viaducts but many of the other necessary improvements had not been carried out, including the
signalling arrangements at Portland Junction which were still wholly inadequate; once again the
inspector refused to sanction the opening of the line. It was soon clear that the GWR, LSWR and the local company were in complete disagreement about the provision of passenger facilities at Weymouth. The Weymouth & Portland board was of the opinion that it was not obliged to provide a separate station on the new line, while the LSWR did want a separate branch station to be paid for by the W&P. The GWR was happy to use its existing station but demanded payment which was resisted by the W&P board. Disagreements continued for over a year while the line lay idle.

Eventually the dispute went to arbitration. The ruling was that the W&P should use the existing station, for which they should pay the GWR £2,600; they were also ordered to pay the GWR for land and improvements to the junction between the branch and the main line in order to pass the next inspection.

Despite this ruling, the three companies were still unable to agree over the exact detail of the new arrangements. The Weymouth Quay tramway, which was now complete and ready for opening with horse-drawn traffic, was unable to open as it was an integral part of the Portland line and, for
legal reasons, could not be opened before the branch.

The three parties eventually settled their longstanding dispute, and the Board of Trade sanctioned the opening of the line. Goods traffic started on 9 October 1865, and the Portland branch finally opened to passenger traffic with little ceremony on Monday 16 October.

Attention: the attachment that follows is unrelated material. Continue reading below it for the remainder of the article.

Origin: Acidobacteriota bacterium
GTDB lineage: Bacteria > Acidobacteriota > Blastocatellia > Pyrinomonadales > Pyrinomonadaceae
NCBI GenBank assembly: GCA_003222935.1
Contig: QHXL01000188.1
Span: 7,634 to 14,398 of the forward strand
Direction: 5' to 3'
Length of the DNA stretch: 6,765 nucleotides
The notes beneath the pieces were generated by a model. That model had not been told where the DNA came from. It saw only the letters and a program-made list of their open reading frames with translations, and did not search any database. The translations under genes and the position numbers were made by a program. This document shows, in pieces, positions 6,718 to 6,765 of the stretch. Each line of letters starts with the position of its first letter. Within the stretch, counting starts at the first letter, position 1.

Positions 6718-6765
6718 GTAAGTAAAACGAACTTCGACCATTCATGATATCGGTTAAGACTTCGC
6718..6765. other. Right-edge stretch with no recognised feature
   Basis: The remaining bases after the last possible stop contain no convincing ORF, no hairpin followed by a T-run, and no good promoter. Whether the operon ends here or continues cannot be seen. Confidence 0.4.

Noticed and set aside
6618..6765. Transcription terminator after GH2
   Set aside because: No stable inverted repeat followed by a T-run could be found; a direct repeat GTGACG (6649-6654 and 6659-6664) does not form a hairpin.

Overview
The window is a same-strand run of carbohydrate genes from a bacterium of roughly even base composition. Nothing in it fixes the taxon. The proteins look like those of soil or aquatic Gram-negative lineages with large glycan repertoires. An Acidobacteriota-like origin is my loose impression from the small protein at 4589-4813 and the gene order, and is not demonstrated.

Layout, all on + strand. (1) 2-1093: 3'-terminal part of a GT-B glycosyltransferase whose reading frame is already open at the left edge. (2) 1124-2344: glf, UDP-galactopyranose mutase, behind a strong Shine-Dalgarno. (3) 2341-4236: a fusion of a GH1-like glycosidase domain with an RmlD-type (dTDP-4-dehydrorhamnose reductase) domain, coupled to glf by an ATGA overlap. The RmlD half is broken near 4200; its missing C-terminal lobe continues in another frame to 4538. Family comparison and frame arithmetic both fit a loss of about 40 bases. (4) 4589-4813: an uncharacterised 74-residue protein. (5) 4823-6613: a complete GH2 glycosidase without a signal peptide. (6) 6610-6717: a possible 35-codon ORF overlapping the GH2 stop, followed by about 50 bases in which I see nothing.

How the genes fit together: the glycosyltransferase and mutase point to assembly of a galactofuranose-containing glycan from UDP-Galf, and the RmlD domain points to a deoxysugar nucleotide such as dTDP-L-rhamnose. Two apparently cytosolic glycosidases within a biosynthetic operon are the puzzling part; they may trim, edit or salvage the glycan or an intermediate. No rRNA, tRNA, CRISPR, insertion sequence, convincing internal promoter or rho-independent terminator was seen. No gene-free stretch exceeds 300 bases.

The first ferry service between Weymouth and the Channel Islands was launched in 1794 with a packet steamer service. Although this was originally for trading between England and the Channel Islands, it also gave rise to many Dorset families settling in the Channels Islands. The Weymouth Harbour tramway also opened on 16 Oct 1865 running from a junction with the Portland branch through the streets adjacent to the Backwater and the harbour, to the quay. It was constructed to mixed gauge and jointly available to the LSWR and the GWR. However the LSWR was not involved directly with the day to day operation of the quay line and to all intents and purposes it was a GWR line. Initially the tramway handled only goods traffic and was worked by horses until 1880. In 1889 the GWR took over the ferry service, with the first passenger train running on 4 August 1889 when the tramway was extended to the new ferry terminal allowing travellers to reach the Channel Island ferries which operated from the Quay. The GWR remained the sole operator of the service until 1948

The ferry terminal was initially shown as Weymouth Landing Stage in the Railway Clearing House station handbook. In 1892 it was listed as Weymouth Quay New Pier and in 1895, 1904 and 1938 there are separate entries for Weymouth Landing Stage and Weymouth Quay.  The 1956 handbook has one entry for Weymouth Quay.  A long platform was constructed on the pier alongside the ferry terminal with a separate goods loading stage at Custom House Quay which was just before the pier.

As freight traffic grew, several sidings and loops were added to the main line to serve harbour-side businesses. The town bridge was rebuilt in 1930 with the tramway initially routed through the northern arch. Between 1931 and 1933 a second track and platform were provided at the pier. Between 1938 and 1939 the tight curve between the Backwater and harbour was replaced with a new curve on a newly infilled section of the quayside, and the tramway was relocated to the outer arch of the bridge, where it remains today; the old route was retained as a loop. During WW2 a new ferry terminal was built near the Town Bridge but it was never used and subsequently demolished. A third track and platform was added in 1961, but this was to be short-lived as it was taken out of use in 1973 when the track was shortened for use as a fuel oil siding.